FALMOUTH — The public can enjoy summer days on Clapboard Island for the first time this year.
The island is about a mile offshore from Town Landing, and the 15-acre public preserve is on the northern part of the island. It was purchased by the Maine Coast Heritage Trust last August for $1.4 million.
Amanda Devine, a regional steward for the trust, said the the island is easily accessible by boat and kayak from Falmouth Foreside and East End Beach in Portland, but because of the configuration of the preserve it “is not the best place to have hordes of people.”
That’s because the rest of the nearly 34-acre island remains privately owned. There are two homes on the island, both of which are occupied, and Devine said visitors must be “mindful of the private property.”
“It’s a beautiful island,” she said. “It’s a lovely place to walk with beautiful views of Casco Bay. On a clear, calm day it’s a commanding position.”
Devine said the people she has seen most often on the island are young families. There are two protective, gravel beaches to explore, as well as “a great stone-skipping beach,” Devine said.
“It’s really a sweet spot and it’s quite beautiful,” she said.
Caitlin Gerber, a seasonal assistant steward for the trust, said the acquisition of the property was “kind of an experiment,” because most of the other parcels the trust has are in “less densely populated areas.”
MCHT has more than 120 preserves along the coast of Maine.
“The goal is to balance public access to a beautiful island and preserve ecology,” Gerber said.
Devine said people are allowed to bring dogs to the preserve, although the pets must be on leashes at all times and their owners must clean up after them. Additionally, people must pack up and take out their trash, and unlike other trust parcels, there are no campfires or overnight camping allowed on Clapboard Island.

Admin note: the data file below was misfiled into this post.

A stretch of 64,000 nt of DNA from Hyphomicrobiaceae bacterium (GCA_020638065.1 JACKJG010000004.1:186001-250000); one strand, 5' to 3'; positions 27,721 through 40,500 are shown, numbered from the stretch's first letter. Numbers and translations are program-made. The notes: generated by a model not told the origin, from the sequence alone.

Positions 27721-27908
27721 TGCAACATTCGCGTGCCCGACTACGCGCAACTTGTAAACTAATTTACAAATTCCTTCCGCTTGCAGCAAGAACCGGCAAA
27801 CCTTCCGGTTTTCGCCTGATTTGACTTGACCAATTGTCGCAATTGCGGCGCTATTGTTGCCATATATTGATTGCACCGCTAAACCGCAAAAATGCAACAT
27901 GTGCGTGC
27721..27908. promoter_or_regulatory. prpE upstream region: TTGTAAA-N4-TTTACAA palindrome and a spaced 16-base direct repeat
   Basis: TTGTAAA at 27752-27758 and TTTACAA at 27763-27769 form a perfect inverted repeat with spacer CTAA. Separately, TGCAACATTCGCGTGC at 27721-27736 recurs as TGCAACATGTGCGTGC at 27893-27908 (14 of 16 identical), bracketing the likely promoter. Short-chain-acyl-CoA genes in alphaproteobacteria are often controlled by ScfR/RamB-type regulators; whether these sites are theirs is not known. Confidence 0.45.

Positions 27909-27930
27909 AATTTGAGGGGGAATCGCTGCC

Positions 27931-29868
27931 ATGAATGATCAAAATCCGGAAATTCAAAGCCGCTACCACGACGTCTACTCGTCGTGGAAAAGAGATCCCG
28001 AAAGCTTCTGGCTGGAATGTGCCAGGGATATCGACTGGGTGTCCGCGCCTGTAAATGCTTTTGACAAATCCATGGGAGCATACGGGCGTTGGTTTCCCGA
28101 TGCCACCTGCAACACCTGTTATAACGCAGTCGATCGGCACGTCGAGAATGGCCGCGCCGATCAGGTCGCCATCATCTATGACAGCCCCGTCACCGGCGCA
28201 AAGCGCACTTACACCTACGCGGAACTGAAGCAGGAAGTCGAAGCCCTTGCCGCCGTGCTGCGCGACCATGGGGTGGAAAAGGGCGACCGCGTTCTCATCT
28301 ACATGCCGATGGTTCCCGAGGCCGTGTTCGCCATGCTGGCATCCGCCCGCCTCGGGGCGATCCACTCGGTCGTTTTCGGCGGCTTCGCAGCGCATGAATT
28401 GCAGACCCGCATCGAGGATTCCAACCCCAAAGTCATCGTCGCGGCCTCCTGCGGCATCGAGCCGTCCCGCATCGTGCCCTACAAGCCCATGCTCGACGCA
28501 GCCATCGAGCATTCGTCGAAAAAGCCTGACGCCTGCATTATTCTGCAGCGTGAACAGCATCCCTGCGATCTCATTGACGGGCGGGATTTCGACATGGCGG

The island is open year round, from dawn to dusk.
“It’s important that people respect the rules, or else they’ll have to be changed,” Gerber said. She added it also important to keep dogs on leashes, so they don’t go onto the private property or damage island wildlife.
Gerber said she believes people will follow the rules because they want to be able to enjoy the area. She added its limited access – there are no public moorings – will help keep use of the land in check.
Devine said that if people get out onto the preserve early enough in the year – late April or early May – they’ll see red trillium, a flowering plant that is not typically seen on an island. She also said there is a “diversity of tree species” unique to the island.
“If you’re a botanist or someone interested in plants, it’s a good place to go explore,” she said.
While Devine said the preserve “is not wilderness by any stretch,” there are various species of songbirds and nesting birds on the island, as well as two osprey nests.
“They’re quite loud,” Devine said of the osprey. “If you can’t see them, you’ll definitely hear them.”
Clapboard Island is about a mile offshore from Falmouth Town Landing. Part of the island is a public preserve with two public beaches and a trail loop. The 15 acres were purchased by the Maine Coast Heritage Trust in August 2014.
Cailtin Gerber, a seasonal assistant steward for the Maine Coast Heritage Trust, points out red trillium on Clapboard Island. Red trillium is a flowering plant species not usually seen on islands.
Clapboard Island has two private residences, but 15 acres on the northern end have been preserved for public use. An old boat winch from one house remains near one of the island landing sites.
Kayaks are the easiest way to get to Clapboard Island, which is open to the public year round from dawn to dusk. Dogs are allowed, but owners must have them on leashes at all times and clean up after them. Overnight camping and fires are not permitted.